British Army - The Royal Signals - Tactical Communications - Combat Net Radio - Bowman - Armed Forces - a9a7




VHF Combat Net Radios (CNR) provide the main tactical communications for battalions and battlegroups with their sub-units down to section level. CNR communications are the responsibility of the units themselves, and the Royal Signals have no direct role in supporting these networks. Like other combat arms, Royal Signals units are equipped with CNR for their own tactical communications.


Bowman radio

The Bowman family of digital radios, and the associated Combat Infrastructure Platform (CIP), are key to the plans of the Ministry of Defence (the Department), to transform military communications and enable the Armed Forces to operate more effectively and at a quicker pace.

The pressing need to replace the ageing Clansman radios used since the 1970s with reliable, secure voice communications has made Bowman one of the UK Army's top priorities. 


By enabling transmission of large quantities of electronic data Bowman is intended to provide information on the position of UK forces, and forms the underlying network to carry the CIP (Combat Infrastructure Programme). CIP is intended to replace and automate many existing manual processes for command and control on the battlefield. It is also key to plans for ‘Network Enabled Capability’; joining up military communications and electronic systems in a ‘network of networks’. The ability to see the position of UK forces, on screens in vehicles and headquarters, should amongst other benefits, help to reduce the frequency of ‘friendly fire’ incidents.

The secure radio capability provided by Bowman has only recently begun to enter service, later than originally intended, Though Bowman was declared in service in March 2004 and many useful new capabilities have since been delivered, conversion of vehicles and units has been slower than envisaged. The Bowman project covers all the VHF and HF radio configurations used as manpacks or installed in land, sea and air platforms.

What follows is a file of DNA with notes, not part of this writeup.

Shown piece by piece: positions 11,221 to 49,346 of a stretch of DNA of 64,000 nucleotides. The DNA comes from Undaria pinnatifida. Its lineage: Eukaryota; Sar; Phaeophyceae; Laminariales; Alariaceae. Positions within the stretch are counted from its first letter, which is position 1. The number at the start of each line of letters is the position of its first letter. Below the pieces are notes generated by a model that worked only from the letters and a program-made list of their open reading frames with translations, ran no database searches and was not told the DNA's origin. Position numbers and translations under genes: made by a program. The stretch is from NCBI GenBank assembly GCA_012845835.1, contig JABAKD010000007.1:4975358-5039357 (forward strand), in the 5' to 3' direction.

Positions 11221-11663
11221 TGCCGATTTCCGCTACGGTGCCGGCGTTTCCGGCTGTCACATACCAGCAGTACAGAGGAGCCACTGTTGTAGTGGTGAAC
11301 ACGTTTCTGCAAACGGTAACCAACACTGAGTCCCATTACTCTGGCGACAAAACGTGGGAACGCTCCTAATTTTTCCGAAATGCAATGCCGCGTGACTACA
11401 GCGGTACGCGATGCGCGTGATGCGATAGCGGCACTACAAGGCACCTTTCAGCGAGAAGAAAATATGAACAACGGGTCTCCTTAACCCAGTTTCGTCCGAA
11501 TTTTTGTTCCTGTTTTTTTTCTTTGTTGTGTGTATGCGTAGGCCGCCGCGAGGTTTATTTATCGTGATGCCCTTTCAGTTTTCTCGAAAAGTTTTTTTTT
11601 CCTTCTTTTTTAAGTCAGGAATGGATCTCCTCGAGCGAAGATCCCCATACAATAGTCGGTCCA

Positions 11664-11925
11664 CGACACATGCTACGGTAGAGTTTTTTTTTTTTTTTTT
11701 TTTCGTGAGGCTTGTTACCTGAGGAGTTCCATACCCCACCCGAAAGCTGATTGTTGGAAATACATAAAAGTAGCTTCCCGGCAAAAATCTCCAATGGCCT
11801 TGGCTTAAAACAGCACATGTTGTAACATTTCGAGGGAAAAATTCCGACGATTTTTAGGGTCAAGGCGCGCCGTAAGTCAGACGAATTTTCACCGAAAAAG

The Royal Signals is playing a major role in the introduction into service of Bowman. The outline Bowman conversion programme is as follows:

2004 – 2006: 12 Mechanised Brigade; 4 Armoured and 7 Armoured Brigades; 1 Mechanised Brigade; 16 Air Assault Brigade and 3 Commando Brigade.

2007 – 2008: 19 Light Brigade and 20 Armoured Brigade.

The programme involves conversion of up to 15,700 land vehicles, 141 naval vessels, and 60 helicopters (mainly Chinook and Merlin), with training for some 75,000 service personnel. Contracts worth £2.4 billion were placed with General Dynamics UK, in 2001 for Bowman and in 2002 for the Combat Infrastructure Programme (CIP). Around 45,000 Personal Role Radios, 47,000 manpack and vehicle radios, and 26,000 computer terminals are being acquired.

The system is being designed to provide, in conjunction with Ptarmigan, Cormorant, and in time (probably from about 2011 onward) Falcon, integrated digital communications network across the whole battlefield.

Reports in early 2007 suggested that work is proceeding on how best to improve the portability of the Bowman VHF manpack radio, aiming to deliver an improved solution for specific roles which will be based on a re-engineered and lighter radio. This should be introduced over the next two years.


Image Courtesy of Isode